How to install Redis on Debian 11

Redis is derived from the “Remote Dictionary Server”, which is a NoSQL database used to store the data of the websites in the form of key values by following the BSON model. As it is discussed, it stores data in key values, moreover, it also sorts the data in an organized order. In this write-up, we will discuss the installation and configuration of Redis on Debian 11 which is the latest distribution of Linux and also known as Debian Bullseye.

How to install Redis on Debian 11

Before proceeding with the installation procedure of Redis, it is recommended to update the repository of Debian 11 using the command:

$ sudo apt update

Once the package is up to date, we will install Redis by executing the command:

$ sudo apt install redis-server -y

Once the package is installed, we will check the status of it by using the systemctl command:

$ sudo systemctl status redis-server

The output is showing the Redis is installed successfully as well as it is running.

How to configure Redis on Debian 11

To edit the configuration settings of Redis on Debian 11, we will open the configuration file which is present at the path /etc/redis/redis.conf with the help of nano editor.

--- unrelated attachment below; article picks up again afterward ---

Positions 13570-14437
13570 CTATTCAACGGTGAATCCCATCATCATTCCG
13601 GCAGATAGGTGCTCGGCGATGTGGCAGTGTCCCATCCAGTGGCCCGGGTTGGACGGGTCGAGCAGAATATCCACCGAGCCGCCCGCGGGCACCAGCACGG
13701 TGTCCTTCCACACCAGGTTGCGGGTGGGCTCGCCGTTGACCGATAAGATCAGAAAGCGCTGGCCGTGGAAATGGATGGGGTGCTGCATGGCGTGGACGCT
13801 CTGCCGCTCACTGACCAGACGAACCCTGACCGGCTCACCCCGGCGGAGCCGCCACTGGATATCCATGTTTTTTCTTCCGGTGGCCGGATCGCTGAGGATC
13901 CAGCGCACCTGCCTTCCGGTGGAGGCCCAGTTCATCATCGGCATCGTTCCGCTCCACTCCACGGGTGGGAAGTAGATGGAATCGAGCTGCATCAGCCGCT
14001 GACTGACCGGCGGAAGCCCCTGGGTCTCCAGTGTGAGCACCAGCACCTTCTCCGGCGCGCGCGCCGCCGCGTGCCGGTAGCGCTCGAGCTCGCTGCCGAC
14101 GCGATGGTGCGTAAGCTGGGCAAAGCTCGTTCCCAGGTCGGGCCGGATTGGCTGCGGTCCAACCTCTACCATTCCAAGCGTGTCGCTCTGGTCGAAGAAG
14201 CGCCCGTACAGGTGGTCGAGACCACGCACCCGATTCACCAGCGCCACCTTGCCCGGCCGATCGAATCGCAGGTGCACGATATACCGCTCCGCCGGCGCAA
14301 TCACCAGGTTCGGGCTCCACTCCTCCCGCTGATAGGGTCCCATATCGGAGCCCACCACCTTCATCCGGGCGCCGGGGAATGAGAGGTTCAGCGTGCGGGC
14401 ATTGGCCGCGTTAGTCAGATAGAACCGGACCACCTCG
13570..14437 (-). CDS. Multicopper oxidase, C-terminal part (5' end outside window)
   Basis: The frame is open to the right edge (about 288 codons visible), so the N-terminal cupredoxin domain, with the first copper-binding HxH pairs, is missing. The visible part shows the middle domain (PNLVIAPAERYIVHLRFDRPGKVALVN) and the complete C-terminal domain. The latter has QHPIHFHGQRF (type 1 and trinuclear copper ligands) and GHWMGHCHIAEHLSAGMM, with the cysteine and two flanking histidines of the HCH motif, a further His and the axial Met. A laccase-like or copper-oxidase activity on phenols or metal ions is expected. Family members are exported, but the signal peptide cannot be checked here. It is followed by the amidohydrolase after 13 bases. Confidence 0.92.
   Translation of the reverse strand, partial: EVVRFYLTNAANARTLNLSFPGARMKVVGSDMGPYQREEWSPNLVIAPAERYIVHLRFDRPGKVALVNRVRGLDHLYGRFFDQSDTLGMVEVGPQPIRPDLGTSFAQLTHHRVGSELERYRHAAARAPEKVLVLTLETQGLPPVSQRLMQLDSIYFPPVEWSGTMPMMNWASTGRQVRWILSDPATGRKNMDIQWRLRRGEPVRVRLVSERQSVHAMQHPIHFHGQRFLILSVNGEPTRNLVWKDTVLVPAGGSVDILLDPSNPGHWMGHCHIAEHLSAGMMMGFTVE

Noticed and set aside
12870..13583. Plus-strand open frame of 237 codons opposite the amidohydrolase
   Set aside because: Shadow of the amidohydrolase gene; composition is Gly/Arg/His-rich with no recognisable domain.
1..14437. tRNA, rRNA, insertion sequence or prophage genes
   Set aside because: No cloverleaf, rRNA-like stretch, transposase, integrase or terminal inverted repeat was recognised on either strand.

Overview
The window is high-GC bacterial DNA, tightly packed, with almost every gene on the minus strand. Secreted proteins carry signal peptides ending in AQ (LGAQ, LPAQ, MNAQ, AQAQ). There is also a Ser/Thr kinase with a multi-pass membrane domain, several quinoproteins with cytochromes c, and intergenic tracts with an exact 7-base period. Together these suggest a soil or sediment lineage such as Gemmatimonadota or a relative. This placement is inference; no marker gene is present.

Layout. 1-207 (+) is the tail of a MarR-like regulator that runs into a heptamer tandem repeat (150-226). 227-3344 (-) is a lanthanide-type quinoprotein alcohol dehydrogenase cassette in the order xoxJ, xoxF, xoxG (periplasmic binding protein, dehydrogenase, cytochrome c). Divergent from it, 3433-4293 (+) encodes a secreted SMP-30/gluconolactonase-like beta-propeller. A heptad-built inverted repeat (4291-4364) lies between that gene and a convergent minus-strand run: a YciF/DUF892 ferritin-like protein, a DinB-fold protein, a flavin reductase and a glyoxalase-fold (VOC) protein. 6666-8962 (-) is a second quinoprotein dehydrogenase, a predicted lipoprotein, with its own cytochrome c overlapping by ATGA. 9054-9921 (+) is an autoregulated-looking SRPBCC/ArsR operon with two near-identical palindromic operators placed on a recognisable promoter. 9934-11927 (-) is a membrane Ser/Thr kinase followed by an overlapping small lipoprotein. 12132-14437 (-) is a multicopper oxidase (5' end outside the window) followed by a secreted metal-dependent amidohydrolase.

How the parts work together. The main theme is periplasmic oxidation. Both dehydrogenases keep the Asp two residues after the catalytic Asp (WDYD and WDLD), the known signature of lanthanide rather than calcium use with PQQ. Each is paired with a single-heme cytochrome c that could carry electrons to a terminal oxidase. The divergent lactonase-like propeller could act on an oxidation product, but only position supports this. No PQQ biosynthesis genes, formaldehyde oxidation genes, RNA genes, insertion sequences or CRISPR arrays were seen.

$ sudo nano /etc/redis/redis.conf

A configuration file will be displayed like this:

The now first step is to allow remote access, for this find out the line having “bind : 1” and just comment it by putting a hash symbol “#” in start:

For security purposes, update the port to 6379 as shown:

Lastly, increase the memory of the server by adding these two lines in the end of the configuration file:

maxmemory 500mb 
maxmemory-policy allkeys-lru

To set the password for the Redis, search for “foobared” as:

Uncomment it and replace the foobared and write anything to set your password, for example, in our case we set it to “itslinux”.

Now exit the editor by pressing CTRL+X, but before it saves the file by pressing CTRL+S. Restart the Redis using the systemctl command:

$ sudo systemctl restart redis-server

Again check the status using the systemctl command:

$ sudo systemctl status redis-server

So the configuration has been done successfully, to connect Redis with Debian run the command:

$ redis-cli

Now to confirm the connection, type:


It will ask for the password so we now enter the password which is as “itslinux” so execute:

> AUTH itslinux

‘OK’ on the output displayed the connection is successfully established. Now if we want to remove the Redis from Debian 11, we can do so by running the command:

$ sudo apt remove redis-server -y


Redis is an open-source NoSQL database server, which is used to manage the data of the websites in the form of key values in an organized way. In this write-up, we have discussed the installation and configuration procedure of Redis on Debian 11, learned how to set the password of the Redis using the configuration file, and also learned to connect the Redis with Debian with port 6379.